Answering the question in Part 2 leads to 2.) self-reflection, going deeper into the psyche to see "what's there". I had originally made a big emphasis on her painting a self-portrait, but then I felt it was redundant as every artwork is essentially a self-portrait of sorts. In this part, not only do we get to see where she is internally, but more importantly, we see her curious determination to keep going-- from the abyss-like darkness with sporadic movements and random scary art to the blank yet extremely anxiety ridden and suffocating vast unexplored space--(I'd say that's guts right there).
I should interject here that the painting featured in this segment was the product of one crazy afternoon when I totally abused the canvas while listening to this particular section of the music for hours. I didn't think, I just reacted to "you are nothing" over and over and over and over again. We all feel it, sometimes more than other times, and for those few hours I summoned all my "you are nothings" and slashed, scribbled, madly dueled with the canvas.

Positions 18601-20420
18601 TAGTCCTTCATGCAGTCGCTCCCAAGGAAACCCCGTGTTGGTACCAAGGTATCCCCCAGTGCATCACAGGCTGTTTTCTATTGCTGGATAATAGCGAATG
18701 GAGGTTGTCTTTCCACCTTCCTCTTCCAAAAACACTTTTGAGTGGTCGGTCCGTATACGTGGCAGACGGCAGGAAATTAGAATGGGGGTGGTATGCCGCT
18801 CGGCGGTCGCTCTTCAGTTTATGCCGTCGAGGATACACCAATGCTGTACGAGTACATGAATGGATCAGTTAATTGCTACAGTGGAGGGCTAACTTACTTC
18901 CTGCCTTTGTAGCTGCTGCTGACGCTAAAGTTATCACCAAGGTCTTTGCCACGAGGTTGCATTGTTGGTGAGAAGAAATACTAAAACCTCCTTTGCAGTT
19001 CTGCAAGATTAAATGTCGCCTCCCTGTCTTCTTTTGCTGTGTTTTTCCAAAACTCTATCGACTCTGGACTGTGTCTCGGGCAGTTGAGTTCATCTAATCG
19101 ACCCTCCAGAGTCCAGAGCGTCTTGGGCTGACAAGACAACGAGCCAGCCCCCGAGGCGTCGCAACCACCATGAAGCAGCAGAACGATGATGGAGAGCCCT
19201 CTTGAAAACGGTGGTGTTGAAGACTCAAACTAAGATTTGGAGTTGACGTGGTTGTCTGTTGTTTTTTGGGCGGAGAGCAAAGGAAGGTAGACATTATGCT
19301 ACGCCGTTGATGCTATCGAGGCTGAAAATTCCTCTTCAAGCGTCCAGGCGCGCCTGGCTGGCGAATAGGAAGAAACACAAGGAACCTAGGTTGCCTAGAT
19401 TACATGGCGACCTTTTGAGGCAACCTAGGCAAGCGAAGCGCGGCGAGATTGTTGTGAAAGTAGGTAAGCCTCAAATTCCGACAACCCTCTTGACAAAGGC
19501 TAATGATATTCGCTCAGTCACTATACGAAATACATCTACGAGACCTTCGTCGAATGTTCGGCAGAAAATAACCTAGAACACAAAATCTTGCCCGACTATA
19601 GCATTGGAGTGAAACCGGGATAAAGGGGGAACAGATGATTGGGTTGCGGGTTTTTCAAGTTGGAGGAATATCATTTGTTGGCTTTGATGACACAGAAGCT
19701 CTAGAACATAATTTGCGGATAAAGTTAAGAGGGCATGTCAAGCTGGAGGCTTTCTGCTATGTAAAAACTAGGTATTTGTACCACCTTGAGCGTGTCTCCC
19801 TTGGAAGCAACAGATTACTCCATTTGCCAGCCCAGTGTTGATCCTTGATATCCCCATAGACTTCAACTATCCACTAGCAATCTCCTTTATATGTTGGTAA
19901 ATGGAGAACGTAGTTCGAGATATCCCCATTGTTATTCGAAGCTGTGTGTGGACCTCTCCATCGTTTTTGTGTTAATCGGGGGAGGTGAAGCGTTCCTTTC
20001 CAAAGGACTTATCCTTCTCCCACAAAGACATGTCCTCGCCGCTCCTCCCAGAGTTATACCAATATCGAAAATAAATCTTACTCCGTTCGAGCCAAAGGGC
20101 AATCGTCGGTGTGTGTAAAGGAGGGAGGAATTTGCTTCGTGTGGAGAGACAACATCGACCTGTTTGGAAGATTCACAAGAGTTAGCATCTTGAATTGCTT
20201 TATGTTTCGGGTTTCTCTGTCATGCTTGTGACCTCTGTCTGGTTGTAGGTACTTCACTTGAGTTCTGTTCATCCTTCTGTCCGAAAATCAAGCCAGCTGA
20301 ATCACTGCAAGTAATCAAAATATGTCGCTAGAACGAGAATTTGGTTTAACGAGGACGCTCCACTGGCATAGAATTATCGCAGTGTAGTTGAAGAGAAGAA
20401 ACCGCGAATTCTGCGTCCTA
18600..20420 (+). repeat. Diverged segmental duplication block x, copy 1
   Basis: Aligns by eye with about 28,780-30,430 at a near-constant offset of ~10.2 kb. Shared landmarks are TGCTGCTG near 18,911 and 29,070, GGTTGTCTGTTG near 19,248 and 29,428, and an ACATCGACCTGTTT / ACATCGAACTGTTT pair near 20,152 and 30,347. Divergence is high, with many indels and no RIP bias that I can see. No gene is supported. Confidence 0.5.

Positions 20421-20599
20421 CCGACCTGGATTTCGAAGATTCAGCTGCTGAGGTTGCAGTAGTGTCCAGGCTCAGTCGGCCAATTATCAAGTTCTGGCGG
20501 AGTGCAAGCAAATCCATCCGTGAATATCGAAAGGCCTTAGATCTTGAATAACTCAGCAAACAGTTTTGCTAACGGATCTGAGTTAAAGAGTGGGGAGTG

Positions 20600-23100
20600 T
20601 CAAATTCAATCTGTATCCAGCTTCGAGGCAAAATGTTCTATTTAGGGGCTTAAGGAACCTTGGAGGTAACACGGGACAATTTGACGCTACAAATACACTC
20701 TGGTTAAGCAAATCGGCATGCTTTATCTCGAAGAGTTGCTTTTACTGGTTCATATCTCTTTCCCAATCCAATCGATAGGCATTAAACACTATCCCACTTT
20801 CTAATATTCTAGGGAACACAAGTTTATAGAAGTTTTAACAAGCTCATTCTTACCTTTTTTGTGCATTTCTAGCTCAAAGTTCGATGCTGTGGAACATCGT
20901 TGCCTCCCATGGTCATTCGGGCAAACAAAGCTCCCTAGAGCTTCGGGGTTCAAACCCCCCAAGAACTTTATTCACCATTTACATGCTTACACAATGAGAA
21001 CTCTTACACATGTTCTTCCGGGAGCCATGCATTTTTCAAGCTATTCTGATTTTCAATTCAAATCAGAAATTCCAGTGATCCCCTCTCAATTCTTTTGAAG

Part 2 happened while I was very obsessed with form, it isn't something new because I'd always struggled with the idea of form and how or why it is a necessary part of composition. Around this time, I noticed that I had begun to take a great interest in performances of Beethoven piano sonatas at my friends' recitals. I noticed how each of them played it so completely differently and how those who made sense (to me) brought out very clearly the structure, like the steel infrastructure of massive bridges. In my own (piano) practicing, I'd taken a keen interest in being accurate in rhythm-- trying to get the downbeats and pick-ups especially extremely precise. I think this was because I realized that the rhythm was the infrastructure that held the piece together, and if you could draw straight lines when required, your building would hold during earthquakes. ----How on earth does this relate to the second part? Well it's in several sections, and there is a specific narrative that I had to maintain. So how do I clearly lead the viewer through stages of the narrative and maintain flow throughout the whole video? There is no Form with a capital F… so I had to just feel my way into it, much like her journey in the dark. Who knows if I succeeded, or if that even matters, but I do know that it was worth the trip.